A military divided into separate branches is better for the Republic than a more consolidated model.
Debate Rounds (4)
Republic: The United States of America under the Constitution of the United States.
Military: The US military, in all it's branches
Military branch: an individual uniformed service of the United States under the DOD, which includes:
(The Coast Guard is now part of the DHS. Sorry Coast Guardsmen.)
1. one whole branch would be shown far more power than if it was seperate there would be more troops in a single branch making it have more power.
2. if we were to combine all the branches into one branch or whole military it would be far less complicated the money systems would be the same, the ranks would be the same, the branch would have all of navy air force and ground force access making things quicker and just far more easy, this all can go back to the civil war or even the revolution back then between states they all had different money systems and it was far more complicated and they also had their own militia in each state which made it more dis organized which is one reason confederacy was banned but came back in the civil war and again failed their central government was not strong enough now this may have sounded a bit off topic but read it and realize this ia how our military is we have all these small branches some stronger in some ways than others if we were to combine all of these than they would have one central command (mission command) and would be one militry system pay for troops would be more easily tracked and now commanders between platoons can operate better with the other platoons.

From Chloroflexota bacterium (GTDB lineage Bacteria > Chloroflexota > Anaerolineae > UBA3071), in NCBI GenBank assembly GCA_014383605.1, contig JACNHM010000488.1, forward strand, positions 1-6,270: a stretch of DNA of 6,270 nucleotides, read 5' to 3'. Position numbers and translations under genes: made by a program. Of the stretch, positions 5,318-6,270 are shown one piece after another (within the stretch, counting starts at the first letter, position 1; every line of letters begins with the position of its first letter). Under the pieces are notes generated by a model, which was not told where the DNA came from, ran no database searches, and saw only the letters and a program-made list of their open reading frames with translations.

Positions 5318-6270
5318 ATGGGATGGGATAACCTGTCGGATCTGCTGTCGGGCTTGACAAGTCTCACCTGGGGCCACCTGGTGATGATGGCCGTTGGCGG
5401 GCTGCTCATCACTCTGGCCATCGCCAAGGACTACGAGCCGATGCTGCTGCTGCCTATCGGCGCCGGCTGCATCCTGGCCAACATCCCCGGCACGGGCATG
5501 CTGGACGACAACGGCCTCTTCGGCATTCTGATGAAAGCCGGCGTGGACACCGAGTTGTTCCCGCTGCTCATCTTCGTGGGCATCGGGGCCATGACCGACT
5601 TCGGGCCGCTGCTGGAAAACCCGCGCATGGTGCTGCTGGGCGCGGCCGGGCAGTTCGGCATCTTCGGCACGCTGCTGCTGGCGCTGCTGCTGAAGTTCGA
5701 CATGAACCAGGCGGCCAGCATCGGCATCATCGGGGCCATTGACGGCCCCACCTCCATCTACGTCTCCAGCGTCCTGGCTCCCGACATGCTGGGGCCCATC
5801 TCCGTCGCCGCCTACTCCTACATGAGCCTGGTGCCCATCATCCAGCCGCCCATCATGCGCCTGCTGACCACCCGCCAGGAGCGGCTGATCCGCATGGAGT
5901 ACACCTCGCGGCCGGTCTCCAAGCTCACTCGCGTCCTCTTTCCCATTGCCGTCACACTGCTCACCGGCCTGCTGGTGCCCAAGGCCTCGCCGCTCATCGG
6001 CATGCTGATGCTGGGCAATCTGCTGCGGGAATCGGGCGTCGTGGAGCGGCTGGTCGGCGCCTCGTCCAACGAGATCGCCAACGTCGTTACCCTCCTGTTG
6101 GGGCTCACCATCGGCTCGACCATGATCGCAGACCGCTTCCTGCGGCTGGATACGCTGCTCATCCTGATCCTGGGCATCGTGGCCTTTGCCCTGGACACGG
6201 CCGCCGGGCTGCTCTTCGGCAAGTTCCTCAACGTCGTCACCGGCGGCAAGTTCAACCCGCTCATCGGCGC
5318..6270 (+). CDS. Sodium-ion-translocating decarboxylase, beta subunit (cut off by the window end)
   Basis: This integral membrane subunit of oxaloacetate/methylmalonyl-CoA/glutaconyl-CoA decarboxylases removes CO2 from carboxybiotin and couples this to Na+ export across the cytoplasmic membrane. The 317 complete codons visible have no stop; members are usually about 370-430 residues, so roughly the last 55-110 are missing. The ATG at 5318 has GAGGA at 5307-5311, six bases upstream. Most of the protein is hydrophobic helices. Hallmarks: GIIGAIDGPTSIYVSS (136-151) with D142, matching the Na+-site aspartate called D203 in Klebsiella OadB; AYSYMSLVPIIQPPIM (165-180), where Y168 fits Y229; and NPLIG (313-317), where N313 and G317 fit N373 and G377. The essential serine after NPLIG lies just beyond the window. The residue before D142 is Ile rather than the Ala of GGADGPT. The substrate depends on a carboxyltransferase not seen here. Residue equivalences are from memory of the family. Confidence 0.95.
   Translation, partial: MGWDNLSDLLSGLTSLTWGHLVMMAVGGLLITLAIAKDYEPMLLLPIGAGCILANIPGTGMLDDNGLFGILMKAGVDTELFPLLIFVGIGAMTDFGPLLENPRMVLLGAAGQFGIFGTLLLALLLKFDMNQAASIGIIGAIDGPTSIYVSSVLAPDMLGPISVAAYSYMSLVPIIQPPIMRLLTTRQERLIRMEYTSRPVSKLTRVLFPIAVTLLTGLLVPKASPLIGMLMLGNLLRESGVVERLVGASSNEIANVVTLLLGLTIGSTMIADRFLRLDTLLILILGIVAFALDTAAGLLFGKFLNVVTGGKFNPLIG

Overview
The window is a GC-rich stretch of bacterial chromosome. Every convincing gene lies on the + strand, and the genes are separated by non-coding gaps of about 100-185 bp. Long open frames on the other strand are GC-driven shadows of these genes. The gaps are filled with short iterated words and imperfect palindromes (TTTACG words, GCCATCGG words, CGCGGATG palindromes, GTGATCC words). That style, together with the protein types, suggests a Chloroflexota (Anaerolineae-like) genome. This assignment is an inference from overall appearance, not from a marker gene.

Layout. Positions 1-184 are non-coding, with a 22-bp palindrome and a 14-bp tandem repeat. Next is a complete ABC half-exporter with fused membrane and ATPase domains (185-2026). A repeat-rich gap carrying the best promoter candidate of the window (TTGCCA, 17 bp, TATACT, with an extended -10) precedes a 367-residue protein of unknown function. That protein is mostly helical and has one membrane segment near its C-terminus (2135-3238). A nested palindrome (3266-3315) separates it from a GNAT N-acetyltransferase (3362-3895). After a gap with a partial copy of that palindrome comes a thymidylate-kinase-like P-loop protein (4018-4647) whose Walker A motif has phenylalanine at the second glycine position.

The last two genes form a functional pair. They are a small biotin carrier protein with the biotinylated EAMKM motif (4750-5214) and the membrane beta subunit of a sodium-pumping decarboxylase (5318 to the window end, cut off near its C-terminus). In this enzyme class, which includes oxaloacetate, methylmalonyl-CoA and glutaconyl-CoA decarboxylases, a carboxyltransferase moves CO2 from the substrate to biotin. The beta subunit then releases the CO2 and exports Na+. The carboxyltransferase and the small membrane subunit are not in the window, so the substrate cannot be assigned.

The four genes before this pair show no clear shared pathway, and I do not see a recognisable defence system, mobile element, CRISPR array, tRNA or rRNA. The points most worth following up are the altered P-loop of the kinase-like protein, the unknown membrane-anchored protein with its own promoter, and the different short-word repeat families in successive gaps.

3. With one central command giving out important orders will be faster and more efficient Remember form follows function. What is easier telling a story to someone in 5 different languages or in one way every time the answer the same story with one language, it is easy to give orders to one group or people rather than many others people tend to get confused and fail, now i am not saying that our military is failing but i feel like our branching system is now out dated and obsolete to our standards today i feel that in a few more years our military branches will fail to hold the weight of americas wars on its shoulders it will collapse without unity it is true to say there is safety in numbers.
and this is why i oppose your subject to have a stronger military makes a stronger republic.